Even low levels of traffic pollution tied to heart damage
Air pollution has long been linked to increased risk of heart ailments, yet less is known about how they alter structure, function of heart.
People exposed to even low levels of air pollution are more likely to develop structural changes in the heart that can be a precursor to heart failure, a UK study suggests.
While exposure to air pollution has long been linked to an increased risk of heart attacks and strokes, less is known about how pollutants might alter the structure and function of the heart, the study team writes in Circulation.
Researchers looked at data on exposure to traffic-related air pollution and results from heart MRIs for 3,920 adults who did not have cardiovascular disease. They found that previous exposure to tiny particles known as PM2.5, which include dust, dirt, soot and smoke, and to nitrogen dioxide, a poisonous gas in car exhaust, were associated with enlargement on both sides of the heart.
“Air pollution appears to be damaging for cardiovascular health even at a relatively low exposure level,” said lead study author Nay Aung of Queen Mary University of London.
Individuals exposed to higher level of air pollutants were more likely to have larger cardiac ventricles (main pumping chambers) after accounting for potential factors that can independently influence the size of these chambers, Aung said by email.
“This is important because these observed changes in the heart were similar to the patterns seen in heart failure development,” Aung said.
To assess exposure to traffic fumes, researchers examined data on average annual air pollution levels at participants’ home addresses at the start of the study.
Half of the participants were exposed to average annual concentrations of less than 9.9 micrograms of PM2.5 particles per cubic meter of air (ug/m3) and 28.2 ug/m3 of nitrogen dioxide.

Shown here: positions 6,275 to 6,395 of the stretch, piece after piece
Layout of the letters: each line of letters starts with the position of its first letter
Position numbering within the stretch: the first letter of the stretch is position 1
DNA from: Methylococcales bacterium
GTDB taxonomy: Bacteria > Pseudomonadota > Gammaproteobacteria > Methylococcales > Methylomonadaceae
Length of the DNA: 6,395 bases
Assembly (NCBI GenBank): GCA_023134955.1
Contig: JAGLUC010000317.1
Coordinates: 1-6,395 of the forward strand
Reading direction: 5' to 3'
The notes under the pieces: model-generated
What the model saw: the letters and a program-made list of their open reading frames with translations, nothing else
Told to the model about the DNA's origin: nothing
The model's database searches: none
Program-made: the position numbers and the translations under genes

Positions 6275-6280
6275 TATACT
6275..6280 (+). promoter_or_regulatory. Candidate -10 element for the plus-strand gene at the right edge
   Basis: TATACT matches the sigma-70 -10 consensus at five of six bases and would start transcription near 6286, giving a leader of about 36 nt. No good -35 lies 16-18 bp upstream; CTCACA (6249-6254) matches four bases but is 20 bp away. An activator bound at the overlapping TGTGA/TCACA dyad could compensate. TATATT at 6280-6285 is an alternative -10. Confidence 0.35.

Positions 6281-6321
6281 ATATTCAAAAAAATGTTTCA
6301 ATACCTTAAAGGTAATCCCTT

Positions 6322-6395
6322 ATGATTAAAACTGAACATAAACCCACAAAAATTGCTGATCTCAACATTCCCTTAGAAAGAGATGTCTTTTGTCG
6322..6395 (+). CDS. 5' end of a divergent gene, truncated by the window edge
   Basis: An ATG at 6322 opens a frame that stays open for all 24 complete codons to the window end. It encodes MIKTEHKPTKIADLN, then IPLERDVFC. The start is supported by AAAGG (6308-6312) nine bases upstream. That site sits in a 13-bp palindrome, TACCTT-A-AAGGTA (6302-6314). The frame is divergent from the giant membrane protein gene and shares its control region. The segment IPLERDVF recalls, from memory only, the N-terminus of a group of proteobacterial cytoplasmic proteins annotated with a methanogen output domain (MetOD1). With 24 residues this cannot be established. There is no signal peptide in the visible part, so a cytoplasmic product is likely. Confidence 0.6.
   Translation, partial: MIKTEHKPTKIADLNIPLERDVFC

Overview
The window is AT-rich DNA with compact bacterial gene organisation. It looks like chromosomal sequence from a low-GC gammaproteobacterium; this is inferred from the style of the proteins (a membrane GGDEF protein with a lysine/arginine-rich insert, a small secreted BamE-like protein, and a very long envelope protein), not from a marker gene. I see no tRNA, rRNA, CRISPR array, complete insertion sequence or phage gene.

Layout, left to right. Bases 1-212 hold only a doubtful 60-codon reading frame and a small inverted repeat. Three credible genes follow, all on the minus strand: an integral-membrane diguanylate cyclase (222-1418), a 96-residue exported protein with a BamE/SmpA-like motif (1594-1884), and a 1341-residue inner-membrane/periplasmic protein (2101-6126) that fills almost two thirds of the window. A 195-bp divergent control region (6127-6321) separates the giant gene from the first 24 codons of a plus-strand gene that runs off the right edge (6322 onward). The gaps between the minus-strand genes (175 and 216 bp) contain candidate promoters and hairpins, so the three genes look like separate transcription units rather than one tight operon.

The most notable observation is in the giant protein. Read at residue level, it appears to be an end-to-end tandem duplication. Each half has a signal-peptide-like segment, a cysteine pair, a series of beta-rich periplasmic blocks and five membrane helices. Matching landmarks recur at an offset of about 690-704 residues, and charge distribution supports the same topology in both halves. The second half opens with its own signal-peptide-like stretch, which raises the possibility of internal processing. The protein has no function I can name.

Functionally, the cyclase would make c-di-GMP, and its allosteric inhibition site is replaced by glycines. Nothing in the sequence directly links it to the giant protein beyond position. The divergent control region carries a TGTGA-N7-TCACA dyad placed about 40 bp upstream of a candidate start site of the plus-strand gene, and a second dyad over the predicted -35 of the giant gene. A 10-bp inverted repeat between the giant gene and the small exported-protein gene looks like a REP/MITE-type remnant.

For fine particulate matter, that’s well within UK guidelines limiting average exposure to no more than 25 ug/m3 of PM2.5, although the World Health Organization (WHO) has said there are no safe limits for PM2.5 exposure, Aung and colleagues note in Circulation.
Researchers measured participants’ heart structure with MRIs a median of 5.2 years after assessing their air pollution exposure.
For every extra 1 ug/m3 of PM2.5 and every additional 10 ug/m3 of nitrogen dioxide people were exposed to near their homes, their hearts were enlarged by approximately 1 percent, the study found.
The type of enlargement seen in the study is a “well-recognized . . . adaptation heralding heart failure development,” the authors note.
Heart failure happens when the heart muscle is too weak to pump enough blood through the body. Symptoms can include fatigue, weight gain from fluid retention, shortness of breath and coughing or wheezing. Medications can help strengthen the heart and minimize fluid buildup in the body.
The study wasn’t a controlled experiment designed to prove whether or how air pollution might directly cause enlargement in the heart.
It’s possible that when people inhale polluted air it causes inflammation in the lungs and blood vessels and fine particulate matter enters the bloodstream, said Benjamin Horne, director of cardiovascular and genetic epidemiology at Intermountain Medical Center Heart Institute in Salt Lake City, Utah.
This can overwork the heart, Horne, who wasn’t involved in the study, said by email.
“Even people who are free from cardiovascular disease may, over time, develop diseases due to chronic exposure to air pollution,” Horne said.